What’s significant about this list? Well, aside from Geist of Saint Traft, Cloning one of these creatures is actually less expensive for you than it was for them. You can have the same effect and get the same power without needing to play any of the other cards in those decks. The other half of Clone is using it as removal, getting rid of those scary legendary creatures, so you don’t have to deal with them. Some will argue that, if you really want to Clone Thragtusk, then you might as well just be playing Thragtusks. This is true, except that with Clone I get to decide what it should be, based on what’s on the battlefield. It isn’t always a Thragtusk. It can be whatever I need it to be.
Now, think about Clone and Restoration Angel and you’ve really got something going on. You are able to continue to copy and make the best creatures that are on the battlefield at any given time. I’m not going to try to give you a bunch of scenarios, where Cloning a creature and then flickering it with Restoration Angel can get out of hand, but I hope your imagination can do it for you.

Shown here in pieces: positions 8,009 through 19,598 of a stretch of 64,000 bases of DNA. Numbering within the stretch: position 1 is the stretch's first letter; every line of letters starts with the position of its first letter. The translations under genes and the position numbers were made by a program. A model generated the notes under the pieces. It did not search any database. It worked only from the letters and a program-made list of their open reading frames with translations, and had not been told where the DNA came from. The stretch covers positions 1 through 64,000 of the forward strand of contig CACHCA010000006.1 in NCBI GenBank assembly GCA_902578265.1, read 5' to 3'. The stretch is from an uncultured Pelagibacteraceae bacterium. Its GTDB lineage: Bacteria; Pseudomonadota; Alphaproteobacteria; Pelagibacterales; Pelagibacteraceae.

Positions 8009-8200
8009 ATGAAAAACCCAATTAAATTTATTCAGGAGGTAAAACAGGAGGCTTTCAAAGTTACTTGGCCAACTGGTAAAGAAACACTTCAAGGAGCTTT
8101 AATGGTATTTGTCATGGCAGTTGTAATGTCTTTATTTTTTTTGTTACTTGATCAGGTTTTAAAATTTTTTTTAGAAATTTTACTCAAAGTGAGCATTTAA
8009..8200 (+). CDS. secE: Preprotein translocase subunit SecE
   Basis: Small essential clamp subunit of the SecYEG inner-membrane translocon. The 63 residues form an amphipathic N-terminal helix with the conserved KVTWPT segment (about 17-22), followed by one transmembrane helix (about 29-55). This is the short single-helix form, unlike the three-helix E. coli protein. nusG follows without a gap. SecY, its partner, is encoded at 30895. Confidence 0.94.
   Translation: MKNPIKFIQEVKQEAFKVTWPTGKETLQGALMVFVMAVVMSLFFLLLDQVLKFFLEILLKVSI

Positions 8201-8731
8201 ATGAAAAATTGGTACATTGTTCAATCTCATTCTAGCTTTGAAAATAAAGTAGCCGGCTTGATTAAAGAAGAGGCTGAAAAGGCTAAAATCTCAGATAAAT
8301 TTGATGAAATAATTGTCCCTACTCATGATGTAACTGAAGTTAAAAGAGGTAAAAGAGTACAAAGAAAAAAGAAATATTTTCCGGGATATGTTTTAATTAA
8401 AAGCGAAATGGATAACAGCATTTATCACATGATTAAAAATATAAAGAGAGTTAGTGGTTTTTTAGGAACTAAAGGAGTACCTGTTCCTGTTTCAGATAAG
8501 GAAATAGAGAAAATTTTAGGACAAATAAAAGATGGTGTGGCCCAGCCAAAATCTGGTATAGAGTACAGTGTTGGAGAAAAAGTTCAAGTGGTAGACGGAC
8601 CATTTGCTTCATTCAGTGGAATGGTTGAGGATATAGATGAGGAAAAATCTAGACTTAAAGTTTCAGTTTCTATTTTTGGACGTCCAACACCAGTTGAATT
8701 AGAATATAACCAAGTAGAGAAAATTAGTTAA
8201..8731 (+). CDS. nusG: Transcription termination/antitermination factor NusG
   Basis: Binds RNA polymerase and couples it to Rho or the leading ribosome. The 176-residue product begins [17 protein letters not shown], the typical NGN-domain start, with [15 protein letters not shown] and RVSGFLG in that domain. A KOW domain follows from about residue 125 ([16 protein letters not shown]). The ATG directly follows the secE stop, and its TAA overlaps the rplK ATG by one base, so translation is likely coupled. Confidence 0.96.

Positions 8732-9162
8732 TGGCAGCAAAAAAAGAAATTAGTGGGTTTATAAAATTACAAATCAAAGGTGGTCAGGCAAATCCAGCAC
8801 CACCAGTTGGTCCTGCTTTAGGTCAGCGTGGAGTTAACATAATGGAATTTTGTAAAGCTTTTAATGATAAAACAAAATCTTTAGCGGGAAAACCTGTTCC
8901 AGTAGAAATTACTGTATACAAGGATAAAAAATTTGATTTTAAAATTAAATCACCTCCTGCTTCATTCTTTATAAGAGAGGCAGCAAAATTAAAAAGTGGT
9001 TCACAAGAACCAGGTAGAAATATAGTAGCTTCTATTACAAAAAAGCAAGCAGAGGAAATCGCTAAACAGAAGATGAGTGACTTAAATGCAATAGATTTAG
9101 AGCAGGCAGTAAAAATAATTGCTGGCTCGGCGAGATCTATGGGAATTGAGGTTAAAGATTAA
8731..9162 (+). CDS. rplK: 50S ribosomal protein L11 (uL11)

There is also a potential downside to Clone. If they are beating you with Planeswalkers or very small creatures, with UW Aggro or Zombies for example, then Clone is not as good. Even though I am a strong advocate for Clone, I’m not trying to say he needs to be an automatic four-of in every deck. I am very content to play a few in my sideboard, maybe one in the maindeck.
He’s also not a card that merits having an entire deck built around him. I believe the best Clone deck is one that supplements him into their already powerful strategy.
So, what about lists? I know people love lists, because I sure do! Let’s look at two: